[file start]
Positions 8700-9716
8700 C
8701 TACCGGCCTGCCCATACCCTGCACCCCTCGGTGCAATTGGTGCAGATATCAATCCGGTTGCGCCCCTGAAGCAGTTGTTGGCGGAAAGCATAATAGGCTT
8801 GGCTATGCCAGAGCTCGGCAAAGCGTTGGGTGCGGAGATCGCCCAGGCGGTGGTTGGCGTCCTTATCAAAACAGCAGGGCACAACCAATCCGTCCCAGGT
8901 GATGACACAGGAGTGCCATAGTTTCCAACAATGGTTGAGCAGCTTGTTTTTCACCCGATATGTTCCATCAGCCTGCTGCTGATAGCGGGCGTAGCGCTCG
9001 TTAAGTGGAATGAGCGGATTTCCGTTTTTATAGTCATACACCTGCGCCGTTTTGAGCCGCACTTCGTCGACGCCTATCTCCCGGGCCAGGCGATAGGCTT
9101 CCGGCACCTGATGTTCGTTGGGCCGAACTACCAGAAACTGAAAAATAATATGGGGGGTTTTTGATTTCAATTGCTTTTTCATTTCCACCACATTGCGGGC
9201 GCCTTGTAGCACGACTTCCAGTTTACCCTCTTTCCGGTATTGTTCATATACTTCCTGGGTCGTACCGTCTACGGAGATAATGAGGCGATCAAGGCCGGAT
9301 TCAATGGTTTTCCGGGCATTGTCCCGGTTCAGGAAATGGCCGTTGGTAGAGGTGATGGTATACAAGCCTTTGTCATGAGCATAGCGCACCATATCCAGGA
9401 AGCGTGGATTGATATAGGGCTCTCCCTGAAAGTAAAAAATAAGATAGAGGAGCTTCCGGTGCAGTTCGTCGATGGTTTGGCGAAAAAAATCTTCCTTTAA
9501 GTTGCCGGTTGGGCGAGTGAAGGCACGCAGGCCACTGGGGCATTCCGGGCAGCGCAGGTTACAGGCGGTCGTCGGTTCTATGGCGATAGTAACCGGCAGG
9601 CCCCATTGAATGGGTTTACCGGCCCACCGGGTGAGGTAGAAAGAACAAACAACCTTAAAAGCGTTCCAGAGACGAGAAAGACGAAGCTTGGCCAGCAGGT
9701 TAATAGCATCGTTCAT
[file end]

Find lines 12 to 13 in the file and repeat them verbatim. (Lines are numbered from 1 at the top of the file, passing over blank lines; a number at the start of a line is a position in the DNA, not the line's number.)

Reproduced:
9601 CCCCATTGAATGGGTTTACCGGCCCACCGGGTGAGGTAGAAAGAACAAACAACCTTAAAAGCGTTCCAGAGACGAGAAAGACGAAGCTTGGCCAGCAGGT
9701 TAATAGCATCGTTCAT